It’s gotten to a point where even the liberal Philadelphia Inquirer expresses incredulity in its headline, which never mentions the “crime.” So what was it that prompted the powers that be at William P. Tatem Elementary School in Collingswood, N.J., to summon the men in blue to an end-of-year class party on June 16?
One third grader made a comment about the brownies being served. Another accused the first of making a “racist” remark.
The incident didn’t end there. The the New Jersey Division of Child Protection and Permanency was notified, and so were the child’s parents.
In fairness, the school administration was merely following district policy. In May, a meeting was convened among school officials, the Collingswood Police Department, and representatives from the Camden County Prosecutor’s Office. The upshot was that school officials were told to notify police of any incidents that could be considered criminal, including what Police Chief Kevin Carey called incidents “as minor as a simple name-calling incident that the school would typically handle internally.” The New Jersey Division of Child Protection and Permanency was also to be advised of any such incident.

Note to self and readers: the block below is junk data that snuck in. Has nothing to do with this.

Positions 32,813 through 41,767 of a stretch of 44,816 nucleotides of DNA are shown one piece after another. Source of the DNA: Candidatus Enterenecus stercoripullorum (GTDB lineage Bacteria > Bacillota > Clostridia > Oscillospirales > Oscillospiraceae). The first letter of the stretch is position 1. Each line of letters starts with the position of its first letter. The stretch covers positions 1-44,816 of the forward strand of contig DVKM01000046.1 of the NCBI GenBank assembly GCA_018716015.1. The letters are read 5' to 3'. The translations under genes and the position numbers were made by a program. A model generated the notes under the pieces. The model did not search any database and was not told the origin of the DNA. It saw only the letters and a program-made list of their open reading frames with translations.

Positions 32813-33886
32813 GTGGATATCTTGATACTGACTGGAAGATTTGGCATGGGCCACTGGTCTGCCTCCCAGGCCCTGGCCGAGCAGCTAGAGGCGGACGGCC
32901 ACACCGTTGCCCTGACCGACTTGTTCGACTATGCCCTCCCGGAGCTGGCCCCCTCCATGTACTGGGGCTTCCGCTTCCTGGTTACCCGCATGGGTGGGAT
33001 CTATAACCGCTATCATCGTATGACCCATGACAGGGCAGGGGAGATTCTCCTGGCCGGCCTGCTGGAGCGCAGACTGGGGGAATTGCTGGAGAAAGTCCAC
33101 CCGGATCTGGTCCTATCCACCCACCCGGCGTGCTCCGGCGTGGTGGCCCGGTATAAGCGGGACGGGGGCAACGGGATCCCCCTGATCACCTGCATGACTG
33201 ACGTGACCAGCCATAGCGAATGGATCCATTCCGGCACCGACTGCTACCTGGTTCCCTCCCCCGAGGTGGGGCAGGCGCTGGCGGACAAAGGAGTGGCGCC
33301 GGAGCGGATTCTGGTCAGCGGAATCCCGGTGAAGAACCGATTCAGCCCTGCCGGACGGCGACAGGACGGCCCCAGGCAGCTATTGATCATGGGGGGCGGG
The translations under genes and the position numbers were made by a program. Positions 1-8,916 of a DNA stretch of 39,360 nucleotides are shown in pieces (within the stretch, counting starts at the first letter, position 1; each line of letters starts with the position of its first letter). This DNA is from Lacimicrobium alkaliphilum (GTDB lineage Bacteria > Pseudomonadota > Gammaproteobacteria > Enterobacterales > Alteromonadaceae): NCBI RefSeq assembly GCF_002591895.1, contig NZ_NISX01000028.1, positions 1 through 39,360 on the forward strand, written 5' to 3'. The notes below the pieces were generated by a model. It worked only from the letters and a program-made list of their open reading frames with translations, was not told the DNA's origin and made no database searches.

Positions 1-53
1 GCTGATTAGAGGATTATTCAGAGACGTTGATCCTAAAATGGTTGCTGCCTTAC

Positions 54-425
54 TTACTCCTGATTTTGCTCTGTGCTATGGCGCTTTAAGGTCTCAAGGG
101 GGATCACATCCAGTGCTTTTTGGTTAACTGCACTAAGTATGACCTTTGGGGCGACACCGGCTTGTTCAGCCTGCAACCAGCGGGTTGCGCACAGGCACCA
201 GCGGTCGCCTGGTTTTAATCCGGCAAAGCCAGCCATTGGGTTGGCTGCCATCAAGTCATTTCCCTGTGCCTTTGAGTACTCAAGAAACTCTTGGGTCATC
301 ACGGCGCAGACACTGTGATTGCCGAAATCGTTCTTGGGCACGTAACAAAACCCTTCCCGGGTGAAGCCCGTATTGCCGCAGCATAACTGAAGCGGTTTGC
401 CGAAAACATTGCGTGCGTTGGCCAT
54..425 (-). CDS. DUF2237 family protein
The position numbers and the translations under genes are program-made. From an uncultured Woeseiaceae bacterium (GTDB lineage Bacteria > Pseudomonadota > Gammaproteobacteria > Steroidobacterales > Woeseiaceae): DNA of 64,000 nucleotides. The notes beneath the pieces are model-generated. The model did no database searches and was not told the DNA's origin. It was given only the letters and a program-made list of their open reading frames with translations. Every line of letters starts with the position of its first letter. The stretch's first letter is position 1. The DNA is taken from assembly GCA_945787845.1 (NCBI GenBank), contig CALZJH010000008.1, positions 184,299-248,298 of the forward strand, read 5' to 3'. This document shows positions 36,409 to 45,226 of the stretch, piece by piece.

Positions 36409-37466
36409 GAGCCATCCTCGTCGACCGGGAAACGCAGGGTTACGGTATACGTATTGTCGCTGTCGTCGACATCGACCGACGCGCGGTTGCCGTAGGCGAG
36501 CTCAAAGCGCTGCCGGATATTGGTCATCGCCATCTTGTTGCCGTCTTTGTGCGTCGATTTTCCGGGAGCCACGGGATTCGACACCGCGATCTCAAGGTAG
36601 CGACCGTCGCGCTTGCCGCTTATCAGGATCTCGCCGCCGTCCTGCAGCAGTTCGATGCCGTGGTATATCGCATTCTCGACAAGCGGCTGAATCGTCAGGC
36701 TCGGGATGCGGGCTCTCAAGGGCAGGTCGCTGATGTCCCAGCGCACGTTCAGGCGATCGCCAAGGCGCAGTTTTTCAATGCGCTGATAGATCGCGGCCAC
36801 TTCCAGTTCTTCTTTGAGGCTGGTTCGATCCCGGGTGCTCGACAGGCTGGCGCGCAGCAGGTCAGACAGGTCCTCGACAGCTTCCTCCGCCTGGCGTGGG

Superintendent Scott Oswald estimates that police have have been called to as many as five incidents per day over the last month.
Meantime, the mother of the accused child, Stacy dos Santos, says her son was “traumatized” by the overreaction on the part of all “adults” involved.
“I’m not comfortable with the administration,” she is quoted as saying.
I don’t trust them and neither does my child. He was intimidated, obviously. There was a police officer with a gun in the holster talking to my son, saying, ‘Tell me what you said.’ He didn’t have anybody on his side.
Members of the community have launched a petition calling on the Camden County Prosecutor’s Office to “stop mandated criminal investigation of elementary school students.”